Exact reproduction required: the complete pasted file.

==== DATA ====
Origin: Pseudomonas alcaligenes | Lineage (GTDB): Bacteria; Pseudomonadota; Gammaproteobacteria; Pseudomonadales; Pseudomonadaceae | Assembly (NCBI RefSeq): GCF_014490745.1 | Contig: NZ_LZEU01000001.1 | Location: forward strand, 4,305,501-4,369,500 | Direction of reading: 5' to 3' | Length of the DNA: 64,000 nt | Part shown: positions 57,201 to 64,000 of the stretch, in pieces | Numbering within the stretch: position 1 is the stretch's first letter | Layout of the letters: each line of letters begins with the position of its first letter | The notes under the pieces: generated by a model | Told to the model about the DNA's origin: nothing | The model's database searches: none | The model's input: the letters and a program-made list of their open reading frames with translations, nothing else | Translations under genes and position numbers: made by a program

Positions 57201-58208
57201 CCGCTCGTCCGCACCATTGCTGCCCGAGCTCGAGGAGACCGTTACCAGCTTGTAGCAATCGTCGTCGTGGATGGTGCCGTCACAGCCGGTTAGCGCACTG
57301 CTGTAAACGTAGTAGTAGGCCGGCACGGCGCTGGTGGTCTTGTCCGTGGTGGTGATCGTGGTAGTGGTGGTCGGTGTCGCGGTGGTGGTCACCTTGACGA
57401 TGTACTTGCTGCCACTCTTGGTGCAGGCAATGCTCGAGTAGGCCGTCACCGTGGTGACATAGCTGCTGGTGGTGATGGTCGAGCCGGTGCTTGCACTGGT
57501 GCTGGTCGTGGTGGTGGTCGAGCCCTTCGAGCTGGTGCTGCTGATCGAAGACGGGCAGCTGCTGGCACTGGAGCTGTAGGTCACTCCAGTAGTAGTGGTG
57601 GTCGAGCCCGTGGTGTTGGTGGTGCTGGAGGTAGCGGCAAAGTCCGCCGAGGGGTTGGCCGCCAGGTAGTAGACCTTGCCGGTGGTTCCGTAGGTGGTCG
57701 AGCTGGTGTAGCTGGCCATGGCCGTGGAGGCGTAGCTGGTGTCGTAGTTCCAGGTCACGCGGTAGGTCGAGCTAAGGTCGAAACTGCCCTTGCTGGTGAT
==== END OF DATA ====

Origin: Pseudomonas alcaligenes | Lineage (GTDB): Bacteria; Pseudomonadota; Gammaproteobacteria; Pseudomonadales; Pseudomonadaceae | Assembly (NCBI RefSeq): GCF_014490745.1 | Contig: NZ_LZEU01000001.1 | Location: forward strand, 4,305,501-4,369,500 | Direction of reading: 5' to 3' | Length of the DNA: 64,000 nt | Part shown: positions 57,201 to 64,000 of the stretch, in pieces | Numbering within the stretch: position 1 is the stretch's first letter | Layout of the letters: each line of letters begins with the position of its first letter | The notes under the pieces: generated by a model | Told to the model about the DNA's origin: nothing | The model's database searches: none | The model's input: the letters and a program-made list of their open reading frames with translations, nothing else | Translations under genes and position numbers: made by a program

Positions 57201-58208
57201 CCGCTCGTCCGCACCATTGCTGCCCGAGCTCGAGGAGACCGTTACCAGCTTGTAGCAATCGTCGTCGTGGATGGTGCCGTCACAGCCGGTTAGCGCACTG
57301 CTGTAAACGTAGTAGTAGGCCGGCACGGCGCTGGTGGTCTTGTCCGTGGTGGTGATCGTGGTAGTGGTGGTCGGTGTCGCGGTGGTGGTCACCTTGACGA
57401 TGTACTTGCTGCCACTCTTGGTGCAGGCAATGCTCGAGTAGGCCGTCACCGTGGTGACATAGCTGCTGGTGGTGATGGTCGAGCCGGTGCTTGCACTGGT
57501 GCTGGTCGTGGTGGTGGTCGAGCCCTTCGAGCTGGTGCTGCTGATCGAAGACGGGCAGCTGCTGGCACTGGAGCTGTAGGTCACTCCAGTAGTAGTGGTG
57601 GTCGAGCCCGTGGTGTTGGTGGTGCTGGAGGTAGCGGCAAAGTCCGCCGAGGGGTTGGCCGCCAGGTAGTAGACCTTGCCGGTGGTTCCGTAGGTGGTCG
57701 AGCTGGTGTAGCTGGCCATGGCCGTGGAGGCGTAGCTGGTGTCGTAGTTCCAGGTCACGCGGTAGGTCGAGCTAAGGTCGAAACTGCCCTTGCTGGTGAT